Poor Technical Writing?
When you want to do something technical, you might look for instructions online. For example, if you wanted to build your own ‘Clapper,’ why not try to create this piece of convenient technology at home with a few pieces of seemingly basic tools?
In first stumbling upon this documentation, you might have thought you were onto something, but then you looked closely to see the limitations of technical writing for the masses.
The Clapper Instructions from Hell
The schematics alone are enough to make most readers wince, but the technical writing also leaves you wanting an engineering degree. Though the steps are carefully outlined, this piece of writing is obviously written for an audience that has a certain level of technical knowledge.
The good news is that there is a section on the common mistakes and problems along the way. But, again, this document assumes the reader is going to understand the basic terms and instructions – which may not be possible for everyone who wants to bring the Clapper technology into their home.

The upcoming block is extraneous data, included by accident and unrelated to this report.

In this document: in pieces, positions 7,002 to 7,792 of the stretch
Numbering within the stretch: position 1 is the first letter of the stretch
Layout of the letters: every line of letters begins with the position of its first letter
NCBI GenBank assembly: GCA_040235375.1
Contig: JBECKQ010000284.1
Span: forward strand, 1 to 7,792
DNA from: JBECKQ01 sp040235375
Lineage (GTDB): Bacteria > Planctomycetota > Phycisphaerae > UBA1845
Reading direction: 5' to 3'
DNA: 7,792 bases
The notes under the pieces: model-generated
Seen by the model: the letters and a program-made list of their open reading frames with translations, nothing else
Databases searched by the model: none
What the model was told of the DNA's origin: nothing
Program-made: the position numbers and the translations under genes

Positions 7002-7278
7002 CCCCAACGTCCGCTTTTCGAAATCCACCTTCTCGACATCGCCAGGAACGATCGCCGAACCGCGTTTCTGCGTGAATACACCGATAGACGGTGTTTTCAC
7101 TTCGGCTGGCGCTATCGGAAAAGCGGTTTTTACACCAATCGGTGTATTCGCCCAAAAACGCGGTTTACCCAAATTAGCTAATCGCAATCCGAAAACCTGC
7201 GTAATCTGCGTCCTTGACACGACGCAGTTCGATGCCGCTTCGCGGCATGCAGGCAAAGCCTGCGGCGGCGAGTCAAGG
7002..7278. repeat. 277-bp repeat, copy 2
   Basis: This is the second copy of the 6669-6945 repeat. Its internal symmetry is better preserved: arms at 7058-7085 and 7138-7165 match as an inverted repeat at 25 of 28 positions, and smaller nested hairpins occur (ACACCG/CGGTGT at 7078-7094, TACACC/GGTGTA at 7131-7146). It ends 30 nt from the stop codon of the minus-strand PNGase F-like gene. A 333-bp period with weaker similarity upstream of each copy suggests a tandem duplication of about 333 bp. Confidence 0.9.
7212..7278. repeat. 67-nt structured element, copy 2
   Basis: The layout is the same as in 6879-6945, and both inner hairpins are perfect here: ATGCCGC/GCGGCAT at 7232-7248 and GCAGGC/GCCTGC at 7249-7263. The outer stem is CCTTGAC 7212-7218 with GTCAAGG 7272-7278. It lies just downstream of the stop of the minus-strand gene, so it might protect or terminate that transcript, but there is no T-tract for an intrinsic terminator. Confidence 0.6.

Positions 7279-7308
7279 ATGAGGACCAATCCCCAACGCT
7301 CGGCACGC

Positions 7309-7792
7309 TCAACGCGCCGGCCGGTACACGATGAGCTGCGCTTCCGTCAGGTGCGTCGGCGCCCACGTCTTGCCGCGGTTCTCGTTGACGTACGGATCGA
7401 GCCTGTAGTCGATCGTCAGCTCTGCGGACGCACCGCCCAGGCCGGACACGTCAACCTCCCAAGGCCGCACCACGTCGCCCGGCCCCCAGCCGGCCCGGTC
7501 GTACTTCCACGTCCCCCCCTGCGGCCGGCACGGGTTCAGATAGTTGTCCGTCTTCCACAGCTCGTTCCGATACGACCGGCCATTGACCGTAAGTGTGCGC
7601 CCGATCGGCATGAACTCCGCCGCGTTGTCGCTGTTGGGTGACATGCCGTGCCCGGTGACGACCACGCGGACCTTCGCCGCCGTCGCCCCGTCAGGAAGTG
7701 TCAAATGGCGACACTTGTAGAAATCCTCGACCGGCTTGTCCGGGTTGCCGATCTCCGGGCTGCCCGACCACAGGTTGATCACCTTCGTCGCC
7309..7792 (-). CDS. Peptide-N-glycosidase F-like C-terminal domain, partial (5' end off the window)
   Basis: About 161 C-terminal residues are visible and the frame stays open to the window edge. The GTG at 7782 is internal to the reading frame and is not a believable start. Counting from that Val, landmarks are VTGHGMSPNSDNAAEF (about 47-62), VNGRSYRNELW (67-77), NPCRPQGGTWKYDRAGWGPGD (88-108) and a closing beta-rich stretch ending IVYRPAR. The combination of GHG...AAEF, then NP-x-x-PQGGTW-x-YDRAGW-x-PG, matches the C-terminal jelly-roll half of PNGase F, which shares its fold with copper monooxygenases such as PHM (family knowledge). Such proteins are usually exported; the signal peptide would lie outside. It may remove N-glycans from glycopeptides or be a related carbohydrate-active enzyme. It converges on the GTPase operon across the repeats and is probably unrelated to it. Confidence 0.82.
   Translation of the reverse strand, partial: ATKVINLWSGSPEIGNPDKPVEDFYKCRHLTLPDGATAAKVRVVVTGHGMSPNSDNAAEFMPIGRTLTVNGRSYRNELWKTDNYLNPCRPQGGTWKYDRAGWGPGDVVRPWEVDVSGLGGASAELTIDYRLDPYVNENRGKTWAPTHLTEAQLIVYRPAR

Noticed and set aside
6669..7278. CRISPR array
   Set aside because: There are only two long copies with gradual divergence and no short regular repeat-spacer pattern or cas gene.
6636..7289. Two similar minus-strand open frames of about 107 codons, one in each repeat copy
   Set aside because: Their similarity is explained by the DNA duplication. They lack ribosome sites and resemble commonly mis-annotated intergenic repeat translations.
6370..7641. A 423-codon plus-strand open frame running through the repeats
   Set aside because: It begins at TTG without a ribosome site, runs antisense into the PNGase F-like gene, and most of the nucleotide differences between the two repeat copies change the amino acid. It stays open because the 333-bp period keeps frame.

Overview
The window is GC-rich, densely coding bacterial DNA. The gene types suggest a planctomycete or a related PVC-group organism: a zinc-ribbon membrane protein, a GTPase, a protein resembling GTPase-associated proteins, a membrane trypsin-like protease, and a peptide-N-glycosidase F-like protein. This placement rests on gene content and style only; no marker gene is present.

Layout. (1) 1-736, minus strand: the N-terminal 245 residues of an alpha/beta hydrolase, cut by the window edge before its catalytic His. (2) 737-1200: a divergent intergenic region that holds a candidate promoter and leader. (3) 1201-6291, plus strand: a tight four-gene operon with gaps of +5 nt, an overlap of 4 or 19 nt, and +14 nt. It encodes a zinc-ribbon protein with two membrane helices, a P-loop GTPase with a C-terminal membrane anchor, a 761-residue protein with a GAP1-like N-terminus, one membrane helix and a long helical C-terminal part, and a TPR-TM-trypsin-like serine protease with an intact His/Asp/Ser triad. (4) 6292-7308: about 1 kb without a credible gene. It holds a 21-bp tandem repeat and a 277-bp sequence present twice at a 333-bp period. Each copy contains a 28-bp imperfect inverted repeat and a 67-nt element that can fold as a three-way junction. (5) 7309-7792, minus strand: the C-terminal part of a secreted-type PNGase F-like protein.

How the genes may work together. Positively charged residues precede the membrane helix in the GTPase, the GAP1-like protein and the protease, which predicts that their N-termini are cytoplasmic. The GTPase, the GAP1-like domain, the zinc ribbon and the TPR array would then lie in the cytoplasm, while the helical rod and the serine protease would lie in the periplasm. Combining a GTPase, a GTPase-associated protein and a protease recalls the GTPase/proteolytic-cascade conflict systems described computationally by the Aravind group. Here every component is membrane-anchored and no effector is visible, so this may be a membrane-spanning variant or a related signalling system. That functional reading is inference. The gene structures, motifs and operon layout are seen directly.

The truth is that technical writing can be limiting, and even though these instructions can help you bring a fun piece of technical equipment into your home for about $6, the effort it may take to enact these instructions might cost you more in the sedatives you might need to take after figuring it out.
Sometimes, technical writing is challenging, but this piece could be made better with more definition of terms, fewer technical phrases, and perhaps a clear definition of who the end user should be. For the everyday person, this probably isn’t the best way to save money – or sanity.
What examples of poor documentation have made you cringe? Please share with us in a comment.